No drug is without risks

Here’s a tragic story:

NEW YORK – A medical examiner blamed a 17-year-old track star’s death on the use of too much muscle cream, the kind used to soothe aching legs after exercise.

Arielle Newman, a cross-country runner at Notre Dame Academy on Staten Island, died after her body absorbed high levels of methyl salicylate, an anti-inflammatory found in sports creams such as Bengay and Icy Hot, the New York City medical examiner said Friday.

The medical examiner’s spokeswoman, Ellen Borakove, said the teen used “topical medication to excess.” She said it was the first time that her office had reported a death from using a sports cream.

Newman, who garnered numerous track awards, died April 13. She had gone to a party the night before, then returned home and spent hours talking with her mother.

This is, of course, highly unusual. When Arielle died two months ago while other reports mentioned two boys accosting her in a park, the cause seemed a mystery and speculation was that she had been drinking too much. It turns out that that wasn’t the case. However, chronic use has been associated with problems:

Methyl salicylate poisoning is unusual, and deaths from high levels of the chemical are rare.

“Chronic use is more dangerous than one-time use,” Edward Arsura, chairman of medicine at Richmond University Medical Center, told the Staten Island Advance on Friday. “Exercise and heat can accentuate absorption.”

Dr. Ronald Grelsamer, of Mount Sinai Medical Center, said Newman had a very abnormal amount of methyl salicylate in her body.

“She either lathered herself with it, or used way too much, or she used a normal amount and an abnormal percentage was absorbed into her body,” he said.

Newman’s mother expressed the sentiment that most people probably would have:

Her mother, Alice Newman, said she still couldn’t believe her daughter’s death was caused by a sports cream.

“I am scrupulous about my children’s health,” she told the Advance. “I did not think an over-the-counter product could be unsafe.”

It’s important to remember that the dose makes the poison. It is not described how large Arielle Newman was, but if she were a relatively small, light girl it would take less of any substance to result in poisoning. Also, although these days it is usually chemically synthesized rather than being distilled from plant oils, it’s important to note that methyl salicylate is a natural product, sometimes known as oil of wintergreen after the type of plant from which it has been traditionally isolated. Moreover, methyl salicylate is the most toxic of the salicylates, with doses of less than 1 teaspoon having been fatal in young children. Presumably, Arielle must have slathered quite a bit of the stuff on herself to absorb a fatal dose. It’s also been speculated that using the sports creams on skin warm and moist from heavy workouts could have led to her absorbing more methyl salicylate.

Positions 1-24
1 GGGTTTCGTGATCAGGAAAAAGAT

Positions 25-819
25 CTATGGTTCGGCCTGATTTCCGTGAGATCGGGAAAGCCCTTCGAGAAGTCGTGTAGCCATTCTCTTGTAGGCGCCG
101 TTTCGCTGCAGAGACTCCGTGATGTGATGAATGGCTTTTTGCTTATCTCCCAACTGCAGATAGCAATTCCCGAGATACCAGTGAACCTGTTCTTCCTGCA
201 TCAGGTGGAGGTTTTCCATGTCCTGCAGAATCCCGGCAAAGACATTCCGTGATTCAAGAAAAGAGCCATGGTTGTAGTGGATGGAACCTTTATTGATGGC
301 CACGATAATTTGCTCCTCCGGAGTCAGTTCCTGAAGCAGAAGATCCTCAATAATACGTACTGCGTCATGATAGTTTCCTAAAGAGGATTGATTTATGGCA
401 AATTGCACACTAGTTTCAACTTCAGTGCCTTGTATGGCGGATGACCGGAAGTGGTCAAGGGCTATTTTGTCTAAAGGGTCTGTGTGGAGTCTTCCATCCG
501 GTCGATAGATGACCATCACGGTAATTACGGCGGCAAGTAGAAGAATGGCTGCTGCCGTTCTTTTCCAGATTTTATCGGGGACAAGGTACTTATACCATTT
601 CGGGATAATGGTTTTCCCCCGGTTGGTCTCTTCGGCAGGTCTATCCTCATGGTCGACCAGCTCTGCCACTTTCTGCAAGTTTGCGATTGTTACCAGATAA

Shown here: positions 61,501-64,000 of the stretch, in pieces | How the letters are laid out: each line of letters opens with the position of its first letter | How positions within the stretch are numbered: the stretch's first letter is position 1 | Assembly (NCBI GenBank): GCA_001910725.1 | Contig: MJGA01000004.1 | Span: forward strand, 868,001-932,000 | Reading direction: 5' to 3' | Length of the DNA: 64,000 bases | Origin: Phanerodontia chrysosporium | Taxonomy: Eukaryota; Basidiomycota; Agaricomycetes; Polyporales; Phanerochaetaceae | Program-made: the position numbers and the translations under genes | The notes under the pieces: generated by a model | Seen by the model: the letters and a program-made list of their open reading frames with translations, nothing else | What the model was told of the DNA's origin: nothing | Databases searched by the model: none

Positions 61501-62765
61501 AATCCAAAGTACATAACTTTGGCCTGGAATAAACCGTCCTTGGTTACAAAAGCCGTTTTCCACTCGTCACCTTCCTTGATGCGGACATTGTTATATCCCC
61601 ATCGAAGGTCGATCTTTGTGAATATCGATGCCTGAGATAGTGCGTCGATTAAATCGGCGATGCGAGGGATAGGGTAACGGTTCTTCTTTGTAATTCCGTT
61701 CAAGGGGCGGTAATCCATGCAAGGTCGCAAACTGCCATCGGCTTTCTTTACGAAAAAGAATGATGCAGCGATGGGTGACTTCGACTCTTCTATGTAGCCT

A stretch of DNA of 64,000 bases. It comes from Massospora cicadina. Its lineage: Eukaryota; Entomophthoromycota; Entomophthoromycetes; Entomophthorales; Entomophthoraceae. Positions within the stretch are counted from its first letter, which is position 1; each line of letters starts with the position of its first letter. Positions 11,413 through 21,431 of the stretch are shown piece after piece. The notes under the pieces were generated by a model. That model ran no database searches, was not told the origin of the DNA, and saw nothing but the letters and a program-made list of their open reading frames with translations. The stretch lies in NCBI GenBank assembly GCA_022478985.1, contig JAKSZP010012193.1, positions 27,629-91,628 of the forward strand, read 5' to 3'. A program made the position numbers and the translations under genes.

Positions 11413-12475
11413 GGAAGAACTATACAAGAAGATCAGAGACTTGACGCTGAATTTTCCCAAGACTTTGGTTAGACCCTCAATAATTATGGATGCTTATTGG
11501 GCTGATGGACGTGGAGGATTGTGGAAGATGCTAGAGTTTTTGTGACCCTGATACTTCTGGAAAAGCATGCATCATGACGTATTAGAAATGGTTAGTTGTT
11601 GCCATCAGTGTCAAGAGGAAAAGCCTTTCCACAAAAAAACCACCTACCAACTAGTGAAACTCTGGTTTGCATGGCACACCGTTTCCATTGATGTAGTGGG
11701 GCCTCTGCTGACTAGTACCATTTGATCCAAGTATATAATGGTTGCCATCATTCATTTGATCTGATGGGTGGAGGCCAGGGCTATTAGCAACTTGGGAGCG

However this happened, it should stand as a sobering reminder that any chemical substance, be it a natural product or a drug, that has a physiologic effect has the potential to cause harm.


  1. #1 ArtK
    June 9, 2007

    What’s the half-life for topical methyl salicylate?

  2. #2 AnnR
    June 9, 2007

    Most cross-country runners I’ve known have been slim. If she was training constantly and using it all the time that might have been enough.

    I certainly think about OTC cold pills being potentially dangerous, but a lotion is not something that immediately comes to mind.

    It’s awfully sad and I”m going to send this to my friend whose daughter is a gymnastic.

  3. #3 Ranson
    June 9, 2007

    We make methyl sal creams and products where I work. It does tend to work more easily into warm skin, but depending on the percentage in the cream (ours is about 15%, some of the bigger brands range up to 40-50%), it would take a lot to do much of anything. Heck, there was a time I fell into a puddle of the pure stuff after a spill and soaked my clothes. Having no spares and not feeling like an emergency shower, I just left everything on and in contact with my skin. No ill effects. Now, as much weight as anecdotal evidence carries, plus the fact I probably outweigh this kid by two hundred pounds, my experience doesn’t mean much. But, I think that an average strength sports cream would take far more than the usual 2-oz tube full to cause an ill effect. However, frequent, excessive, or long-term use could be a different story.

  4. #4 PennyBright
    June 9, 2007

    I am acquainted with people who find the hot/cool effect of such creams arousing when applied to certain sensitive areas.

    I think I may have to mention this specific danger to them. It’s certainly not a risk that would be intuitive.

  5. #5 tim gueguen
    June 9, 2007

    The Canadian cartoon show 6teen actually had an episode where one of the characters gets in trouble from using too much muscle cream. Of course it was played for laughs, with the character having to push himself around on a skateboard with his chin after his arms and legs go completely numb when he uses a whole tube on himelf.

  6. #6 sailor
    June 9, 2007

    Do they carry warning lables? If not, I would see grounds for a legal case.

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